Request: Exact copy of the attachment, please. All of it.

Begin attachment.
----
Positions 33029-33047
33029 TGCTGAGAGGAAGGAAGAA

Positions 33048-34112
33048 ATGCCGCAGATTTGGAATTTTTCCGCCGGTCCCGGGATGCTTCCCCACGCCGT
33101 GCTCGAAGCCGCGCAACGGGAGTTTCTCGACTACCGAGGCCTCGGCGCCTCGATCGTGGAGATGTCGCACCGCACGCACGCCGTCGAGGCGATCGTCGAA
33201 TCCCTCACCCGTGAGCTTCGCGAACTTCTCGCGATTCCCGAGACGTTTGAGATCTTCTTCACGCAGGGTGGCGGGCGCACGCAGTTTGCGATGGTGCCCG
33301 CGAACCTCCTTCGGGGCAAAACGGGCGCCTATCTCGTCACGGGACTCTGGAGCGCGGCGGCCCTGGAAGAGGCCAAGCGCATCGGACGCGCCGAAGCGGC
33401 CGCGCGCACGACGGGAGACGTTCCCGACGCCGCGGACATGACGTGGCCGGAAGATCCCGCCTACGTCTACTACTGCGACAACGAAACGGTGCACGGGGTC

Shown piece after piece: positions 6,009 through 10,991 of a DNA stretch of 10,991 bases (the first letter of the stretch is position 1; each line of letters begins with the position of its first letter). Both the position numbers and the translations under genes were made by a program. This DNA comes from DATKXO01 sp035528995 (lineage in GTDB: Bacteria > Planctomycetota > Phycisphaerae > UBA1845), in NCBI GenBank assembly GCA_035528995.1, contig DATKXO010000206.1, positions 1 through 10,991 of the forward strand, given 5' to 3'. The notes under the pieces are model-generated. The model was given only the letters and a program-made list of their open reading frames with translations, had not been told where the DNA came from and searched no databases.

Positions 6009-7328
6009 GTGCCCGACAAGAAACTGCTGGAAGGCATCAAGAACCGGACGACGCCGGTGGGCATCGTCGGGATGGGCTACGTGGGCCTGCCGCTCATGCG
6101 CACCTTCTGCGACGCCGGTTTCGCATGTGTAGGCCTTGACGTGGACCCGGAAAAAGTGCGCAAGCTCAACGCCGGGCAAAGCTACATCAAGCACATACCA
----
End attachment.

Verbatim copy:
Positions 33029-33047
33029 TGCTGAGAGGAAGGAAGAA

Positions 33048-34112
33048 ATGCCGCAGATTTGGAATTTTTCCGCCGGTCCCGGGATGCTTCCCCACGCCGT
33101 GCTCGAAGCCGCGCAACGGGAGTTTCTCGACTACCGAGGCCTCGGCGCCTCGATCGTGGAGATGTCGCACCGCACGCACGCCGTCGAGGCGATCGTCGAA
33201 TCCCTCACCCGTGAGCTTCGCGAACTTCTCGCGATTCCCGAGACGTTTGAGATCTTCTTCACGCAGGGTGGCGGGCGCACGCAGTTTGCGATGGTGCCCG
33301 CGAACCTCCTTCGGGGCAAAACGGGCGCCTATCTCGTCACGGGACTCTGGAGCGCGGCGGCCCTGGAAGAGGCCAAGCGCATCGGACGCGCCGAAGCGGC
33401 CGCGCGCACGACGGGAGACGTTCCCGACGCCGCGGACATGACGTGGCCGGAAGATCCCGCCTACGTCTACTACTGCGACAACGAAACGGTGCACGGGGTC

Shown piece after piece: positions 6,009 through 10,991 of a DNA stretch of 10,991 bases (the first letter of the stretch is position 1; each line of letters begins with the position of its first letter). Both the position numbers and the translations under genes were made by a program. This DNA comes from DATKXO01 sp035528995 (lineage in GTDB: Bacteria > Planctomycetota > Phycisphaerae > UBA1845), in NCBI GenBank assembly GCA_035528995.1, contig DATKXO010000206.1, positions 1 through 10,991 of the forward strand, given 5' to 3'. The notes under the pieces are model-generated. The model was given only the letters and a program-made list of their open reading frames with translations, had not been told where the DNA came from and searched no databases.

Positions 6009-7328
6009 GTGCCCGACAAGAAACTGCTGGAAGGCATCAAGAACCGGACGACGCCGGTGGGCATCGTCGGGATGGGCTACGTGGGCCTGCCGCTCATGCG
6101 CACCTTCTGCGACGCCGGTTTCGCATGTGTAGGCCTTGACGTGGACCCGGAAAAAGTGCGCAAGCTCAACGCCGGGCAAAGCTACATCAAGCACATACCA